“I have a sadness in me” you say. Doesn’t know how you really feel about something “How do I know what I’m feeling?” you are looking for clues to your own behavior by asking. The feeling you are experiencing may be “Agnosthesia”.
Do you have an indescribable sadness in you even if you do not suffer from love pain? Words aren’t enough, if you can’t name your sorrow, Ted speaker John KoenigThe dictionary created by can help you.
Sometimes words are not enough… When our throat is knotted, when we do not know what to say out of sadness, we are confused which word to use. John Koenig set out for precisely such situations and gave a dictionary of emotions that you cannot name to our world of emotions.
Dictionary of ambiguous emotions, indescribable sadness, indescribable sadness, Ted speaker John Koenig prepared it. The name of his work; The Dictionary of Obscure Sorrows. The name of the dictionary “Dictionary of Unknown Sorrows”, “Glossary of Fuzzy Sorrows” or you can not be satisfied with this translation and use one of the emotions in the book. In fact, if none of them are enough for you, you can derive a word yourself! After all, Koenig opens up a very suitable space for describing an emotion in depth and multidimensional way. For example, the feelings of looking at someone’s eyes… During the pandemic period, the eyes that appear behind the masks and the things we feel when looking at these eyes come to mind. These feelings now deserve a special description: “Opia”.
Even though John Koenig put the word “opia” into the dictionary before masks came into our lives, he gives a very profound word to our modern lives about communication that is only established through glances:
“The intensity of looking at someone, which can be misunderstood… The person we are looking at can feel both aggressive and vulnerable at the same time. The pupils are sparkly, bottomless and opaque – as if you are looking through a hole in the door of a house… You can tell that there is someone standing there, but you cannot tell if you are looking in. “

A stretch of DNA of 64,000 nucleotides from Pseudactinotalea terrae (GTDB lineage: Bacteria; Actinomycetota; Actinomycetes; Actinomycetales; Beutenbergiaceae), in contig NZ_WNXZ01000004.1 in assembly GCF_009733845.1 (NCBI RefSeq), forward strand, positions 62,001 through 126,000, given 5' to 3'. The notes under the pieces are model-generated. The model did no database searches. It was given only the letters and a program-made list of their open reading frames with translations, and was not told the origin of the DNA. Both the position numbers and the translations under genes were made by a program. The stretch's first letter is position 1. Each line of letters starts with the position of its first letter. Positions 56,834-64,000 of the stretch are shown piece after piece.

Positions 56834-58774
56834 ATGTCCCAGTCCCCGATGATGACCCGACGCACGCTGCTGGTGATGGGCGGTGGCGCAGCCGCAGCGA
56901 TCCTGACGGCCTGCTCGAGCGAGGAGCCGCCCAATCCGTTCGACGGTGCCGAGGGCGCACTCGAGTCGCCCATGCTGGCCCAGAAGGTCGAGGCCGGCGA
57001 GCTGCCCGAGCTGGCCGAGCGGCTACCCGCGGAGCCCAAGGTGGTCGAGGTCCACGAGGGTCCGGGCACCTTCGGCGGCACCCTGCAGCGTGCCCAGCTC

In his TED talk, Koening says: “Meaning is not in the words themselves. We are the ones who give the meaning. I think if we are looking for meaning in our lives, if we are looking for the meaning of life, I think words have something to do with it. ”
The Dictionary of Obscure Sorrows has developed it to find shortcomings in the language of emotions and try to correct them. When the meanings in the dictionary, which do not exist in the daily spoken language and the words derived by Koening, are examined in depth, it is remembered that it is good for us to respond in one word to the emotions that we all feel but cannot express clearly. Even if this feeling has a word for word, it seems worth investigating.
“A moment when you realize that someone you have known for years still has a private and mysterious inner life and that his personality is somewhere in the corridors that you have never fully discovered before, a locked door from the inside, a staircase leading to a wing of the house. An unfinished roof that will remain insanely unknowable for you. solid, because none of us have a map, the master key, or any way to know exactly where it stands. “
“We need words that contain us to describe ourselves,” says Koenig, reminding that words are not owned by anyone, and that the source of producing words and naming emotions is people, and that words are produced by humans. Having seen both a daring and naive example of the fact that new words can well be derived by humans, a little courage may be enough; maybe you can come up with new words to describe your own feelings.
Article: Senem Tahmaz